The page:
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"Move More, Sit Less" Messaging Effective Approach for Weight Loss in Obesity

A new trial from Wake Forest University underlines the importance of messaging and individualized approaches to achieve weight loss among older patients with obesity.

New research from Wake Forest University is providing insight into the effects of messaging on weight loss outcomes, particularly achieving optimal levels of exercise and movement, among older adults with obesity.

An 18-month randomized clinical trial assessing multiple physical activity interventions on weight loss and weight regain, results of the study indicate emphasizing an approach aimed at reducing sedentary time by engaging in frequent, less intense bouts of physical activity—called the SitLess approach—was associated with significant weight loss and improvements in total activity time compared with the other approaches examined in the study.

“This research is relevant for clinicians and other healthcare providers interested in supporting long-term weight loss among older adults, and for older adults who are personally interested in weight loss and avoiding weight gain,” said Jason Fanning, PhD, assistant professor in the Department of Health and Exercise Science at Wake Forest University, in a statement from The Obesity Society.

With the growth of obesity rates, and by extension the burden on health systems, expected to continue, optimizing individualized approaches to weight loss among patients with overweight or obesity have become a main focus of many research efforts. Conducted by Fanning and a team of a colleagues from the Wake Forest School of Medicine, the trial was designed to compare the effects of 3 different approaches to weight loss among males and females aged 65-86 years from Forsyth County, North Carolina and the surrounding area.

Recruitment for the trial was done through local advertisements and took place in 6 waves between 2016 and January 2019, with the final follow-up completed in September 2020. The 3-group, single-blind trial had a recruitment goal of 180 men and women with a BMI of 30-45 kg/m2. A total of 1655 patients were screened and 183 participants underwent randomization in the study.

Investigators noted all participants agreed to complete a baseline screening, which included a medical history review, physical exam, cognitive and depression screening, fasting blood draw, and 12-lead resting ECG followed by a CPET to exhaustion. Additionally, a Fitbit Alta activity monitor was given to all participants at least 2 weeks prior to the start of the intervention and paired with a mobile health application (mHealth) tailored to each intervention arm.

The 3 interventions examined in the study were dietary weight loss plus aerobic exercise, weight loss plus SitLess, and weight loss, aerobic exercise, and SitLess. The dietary weight loss intervention was designed to achieve a 7-10% weight loss from baseline body mass. Content provided to patients in the SitLess group was focused on optimizing patterns of movement, such as a daily step goal or emphasizing light movement during sedentary activities. Aerobic exercise programs were designed to elicit engagement in moderate intensity exercise 4-5 days per week with a goal of progressing to 200 minutes per week.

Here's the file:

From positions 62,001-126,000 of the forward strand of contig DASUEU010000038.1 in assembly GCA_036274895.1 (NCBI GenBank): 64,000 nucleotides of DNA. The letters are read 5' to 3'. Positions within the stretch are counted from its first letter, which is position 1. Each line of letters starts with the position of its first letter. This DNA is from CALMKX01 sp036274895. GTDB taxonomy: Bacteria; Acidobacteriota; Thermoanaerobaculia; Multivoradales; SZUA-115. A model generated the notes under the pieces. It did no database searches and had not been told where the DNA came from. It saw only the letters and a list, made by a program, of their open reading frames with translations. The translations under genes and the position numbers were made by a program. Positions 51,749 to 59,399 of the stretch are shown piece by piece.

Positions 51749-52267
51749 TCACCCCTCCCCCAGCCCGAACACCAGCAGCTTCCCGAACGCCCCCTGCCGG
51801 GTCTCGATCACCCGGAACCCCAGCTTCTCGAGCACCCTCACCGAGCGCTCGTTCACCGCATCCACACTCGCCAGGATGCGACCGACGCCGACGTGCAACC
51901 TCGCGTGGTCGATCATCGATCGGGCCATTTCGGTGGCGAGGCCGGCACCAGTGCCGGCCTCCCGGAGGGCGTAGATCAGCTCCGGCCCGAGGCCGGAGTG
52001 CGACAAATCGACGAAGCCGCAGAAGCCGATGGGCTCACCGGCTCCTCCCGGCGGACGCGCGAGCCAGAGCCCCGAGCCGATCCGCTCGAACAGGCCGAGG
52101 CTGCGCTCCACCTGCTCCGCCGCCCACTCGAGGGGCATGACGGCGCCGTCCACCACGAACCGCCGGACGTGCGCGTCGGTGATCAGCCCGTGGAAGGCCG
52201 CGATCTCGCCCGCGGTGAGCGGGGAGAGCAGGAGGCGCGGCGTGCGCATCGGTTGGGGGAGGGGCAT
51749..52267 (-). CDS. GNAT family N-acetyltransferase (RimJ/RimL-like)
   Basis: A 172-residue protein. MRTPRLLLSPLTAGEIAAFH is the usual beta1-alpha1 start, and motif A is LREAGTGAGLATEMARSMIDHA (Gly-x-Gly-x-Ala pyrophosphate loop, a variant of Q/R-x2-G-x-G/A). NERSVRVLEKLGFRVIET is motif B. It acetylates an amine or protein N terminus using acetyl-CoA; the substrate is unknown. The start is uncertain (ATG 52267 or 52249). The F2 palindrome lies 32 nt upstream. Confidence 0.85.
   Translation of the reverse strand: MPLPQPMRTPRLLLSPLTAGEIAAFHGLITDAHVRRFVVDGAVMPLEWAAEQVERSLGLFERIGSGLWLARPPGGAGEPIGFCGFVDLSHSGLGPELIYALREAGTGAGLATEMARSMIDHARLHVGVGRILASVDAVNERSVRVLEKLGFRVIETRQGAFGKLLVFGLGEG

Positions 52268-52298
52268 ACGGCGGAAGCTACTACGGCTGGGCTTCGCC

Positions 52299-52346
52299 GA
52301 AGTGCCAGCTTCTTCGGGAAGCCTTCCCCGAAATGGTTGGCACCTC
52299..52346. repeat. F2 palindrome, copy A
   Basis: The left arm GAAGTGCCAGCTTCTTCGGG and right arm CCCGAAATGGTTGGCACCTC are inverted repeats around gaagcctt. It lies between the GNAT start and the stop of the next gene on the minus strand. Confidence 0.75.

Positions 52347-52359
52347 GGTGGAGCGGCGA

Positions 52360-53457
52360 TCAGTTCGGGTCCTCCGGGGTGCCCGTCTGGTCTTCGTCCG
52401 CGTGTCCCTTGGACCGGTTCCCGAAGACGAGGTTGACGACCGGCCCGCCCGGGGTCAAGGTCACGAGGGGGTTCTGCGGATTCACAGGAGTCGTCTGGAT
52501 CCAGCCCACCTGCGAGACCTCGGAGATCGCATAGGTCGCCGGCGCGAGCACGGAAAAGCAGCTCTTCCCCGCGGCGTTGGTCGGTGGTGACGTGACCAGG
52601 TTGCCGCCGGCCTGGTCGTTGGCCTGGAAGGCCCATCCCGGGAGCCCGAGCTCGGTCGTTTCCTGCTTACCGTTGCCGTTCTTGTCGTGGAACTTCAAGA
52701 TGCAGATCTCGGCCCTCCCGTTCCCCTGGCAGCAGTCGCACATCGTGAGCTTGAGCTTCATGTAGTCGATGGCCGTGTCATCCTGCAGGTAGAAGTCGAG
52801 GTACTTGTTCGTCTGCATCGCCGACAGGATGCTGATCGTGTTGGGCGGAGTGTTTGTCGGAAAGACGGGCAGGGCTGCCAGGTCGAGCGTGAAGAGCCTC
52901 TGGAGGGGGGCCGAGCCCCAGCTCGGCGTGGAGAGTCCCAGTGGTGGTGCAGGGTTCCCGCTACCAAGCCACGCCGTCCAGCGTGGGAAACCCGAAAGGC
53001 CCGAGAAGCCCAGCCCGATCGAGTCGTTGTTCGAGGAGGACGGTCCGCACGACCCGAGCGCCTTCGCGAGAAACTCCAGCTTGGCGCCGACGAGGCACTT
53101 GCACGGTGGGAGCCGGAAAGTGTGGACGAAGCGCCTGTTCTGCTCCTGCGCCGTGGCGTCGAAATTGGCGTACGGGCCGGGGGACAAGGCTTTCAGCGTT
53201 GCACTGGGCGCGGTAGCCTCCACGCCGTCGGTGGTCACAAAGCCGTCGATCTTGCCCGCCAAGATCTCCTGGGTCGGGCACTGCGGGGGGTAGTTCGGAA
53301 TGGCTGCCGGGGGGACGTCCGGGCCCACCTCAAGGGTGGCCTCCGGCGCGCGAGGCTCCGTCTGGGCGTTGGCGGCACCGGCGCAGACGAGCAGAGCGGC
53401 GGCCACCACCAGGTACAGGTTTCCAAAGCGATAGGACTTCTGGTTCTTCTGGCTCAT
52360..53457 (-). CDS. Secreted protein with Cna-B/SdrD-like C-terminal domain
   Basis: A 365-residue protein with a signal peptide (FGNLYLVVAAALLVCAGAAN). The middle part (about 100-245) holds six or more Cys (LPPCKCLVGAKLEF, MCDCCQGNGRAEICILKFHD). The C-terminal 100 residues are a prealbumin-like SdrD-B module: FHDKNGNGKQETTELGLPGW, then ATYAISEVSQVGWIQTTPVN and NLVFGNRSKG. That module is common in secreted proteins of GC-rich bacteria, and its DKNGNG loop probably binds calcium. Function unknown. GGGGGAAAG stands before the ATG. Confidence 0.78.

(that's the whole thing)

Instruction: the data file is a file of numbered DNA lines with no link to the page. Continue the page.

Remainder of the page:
Due to the COVID-19 pandemic and stay-at-home orders, only patients who were recruited within the first 4 was of the recruitment were included in final analyses. Of the 120 included in final analyses, 40 were randomized to weight loss plus aerobic exercise, 41 were randomized to weight loss plus SitLess, and 39 were randomized to weight loss, aerobic exercise, and SitLess. This group had a mean age of 70.0±4.7 years, a mean baseline BMI of 35.4±3.6, and 81.7% were female. Investigators noted baseline data indicated 67.5% of participants had hypertension, 12.5% had diabetes, 68.3% had osteoarthritis, and 34.2% had sleep apnea.

At the end of the 6-month intervention period, significant weight loss was observed among all intervention arms (P <.001) with no group differences. This significant weight loss across all groups was also observed at the 18-month follow-up (P <.002), with mean weight loss at 18 months ranging from 4.3 kg among the weight loss and exercise group to 6.4 kg among the weight loss plus SitLess group.

Further analysis suggested participants in groups that included a SitLess approach had improved total activity time (P <.05) while those who received aerobic exercise had improved moderate-to-vigorous activity time (P=.003). During the 12-month maintenance period following the intervention, results indicated those who received weight loss plus aerobic exercise experienced greater weight regain (5.2 kg; 95% CI, 3.5-6.9) than those who received weight loss plus SitLess (2.4 kg; 95% CI, 0.8-4.0).

“This is encouraging evidence that “moving more, more often” is beneficial for inclusion in weight loss and weight maintenance efforts for older adults. This form of treatment option may be perceived as more accessible and feasible for people pursuing sustained weight loss since it does not require structured exercise sessions and should be explored in future research. Simplification of guidance regarding exercise to “move more, more often” to sustain weight loss is promising for clinical practice and public health efforts moving forward,” said Alexandra Lee, PhD, post-doctoral scholar in the Department of Kinesiology at The Pennsylvania State University, in the aforementioned statement.

This study, “Intervening on Exercise and Day-long Movement for Weight-loss Maintenance in Older Adults: A Randomized, Clinical Trial,” was published in Obesity.